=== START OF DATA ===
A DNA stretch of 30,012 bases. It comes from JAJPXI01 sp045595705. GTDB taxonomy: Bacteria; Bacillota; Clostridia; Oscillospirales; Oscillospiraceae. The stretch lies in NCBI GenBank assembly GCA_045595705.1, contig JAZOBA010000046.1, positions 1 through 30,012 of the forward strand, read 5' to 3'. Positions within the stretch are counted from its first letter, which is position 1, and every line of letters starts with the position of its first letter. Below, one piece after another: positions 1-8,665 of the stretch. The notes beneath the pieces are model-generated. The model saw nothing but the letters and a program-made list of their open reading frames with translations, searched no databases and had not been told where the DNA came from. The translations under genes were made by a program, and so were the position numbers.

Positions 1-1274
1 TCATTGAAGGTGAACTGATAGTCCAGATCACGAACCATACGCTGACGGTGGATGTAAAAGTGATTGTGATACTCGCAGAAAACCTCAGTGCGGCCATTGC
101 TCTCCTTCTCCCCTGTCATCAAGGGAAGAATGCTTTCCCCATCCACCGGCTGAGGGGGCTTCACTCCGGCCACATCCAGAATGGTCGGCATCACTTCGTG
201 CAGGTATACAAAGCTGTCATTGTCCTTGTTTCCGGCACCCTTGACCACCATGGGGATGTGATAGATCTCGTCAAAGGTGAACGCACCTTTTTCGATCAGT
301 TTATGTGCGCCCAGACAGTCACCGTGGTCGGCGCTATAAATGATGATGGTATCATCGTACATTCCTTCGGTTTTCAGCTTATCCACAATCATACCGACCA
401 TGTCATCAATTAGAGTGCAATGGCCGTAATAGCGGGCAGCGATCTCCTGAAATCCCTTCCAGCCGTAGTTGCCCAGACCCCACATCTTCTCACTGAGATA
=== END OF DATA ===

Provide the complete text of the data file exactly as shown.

A DNA stretch of 30,012 bases. It comes from JAJPXI01 sp045595705. GTDB taxonomy: Bacteria; Bacillota; Clostridia; Oscillospirales; Oscillospiraceae. The stretch lies in NCBI GenBank assembly GCA_045595705.1, contig JAZOBA010000046.1, positions 1 through 30,012 of the forward strand, read 5' to 3'. Positions within the stretch are counted from its first letter, which is position 1, and every line of letters starts with the position of its first letter. Below, one piece after another: positions 1-8,665 of the stretch. The notes beneath the pieces are model-generated. The model saw nothing but the letters and a program-made list of their open reading frames with translations, searched no databases and had not been told where the DNA came from. The translations under genes were made by a program, and so were the position numbers.

Positions 1-1274
1 TCATTGAAGGTGAACTGATAGTCCAGATCACGAACCATACGCTGACGGTGGATGTAAAAGTGATTGTGATACTCGCAGAAAACCTCAGTGCGGCCATTGC
101 TCTCCTTCTCCCCTGTCATCAAGGGAAGAATGCTTTCCCCATCCACCGGCTGAGGGGGCTTCACTCCGGCCACATCCAGAATGGTCGGCATCACTTCGTG
201 CAGGTATACAAAGCTGTCATTGTCCTTGTTTCCGGCACCCTTGACCACCATGGGGATGTGATAGATCTCGTCAAAGGTGAACGCACCTTTTTCGATCAGT
301 TTATGTGCGCCCAGACAGTCACCGTGGTCGGCGCTATAAATGATGATGGTATCATCGTACATTCCTTCGGTTTTCAGCTTATCCACAATCATACCGACCA
401 TGTCATCAATTAGAGTGCAATGGCCGTAATAGCGGGCAGCGATCTCCTGAAATCCCTTCCAGCCGTAGTTGCCCAGACCCCACATCTTCTCACTGAGATA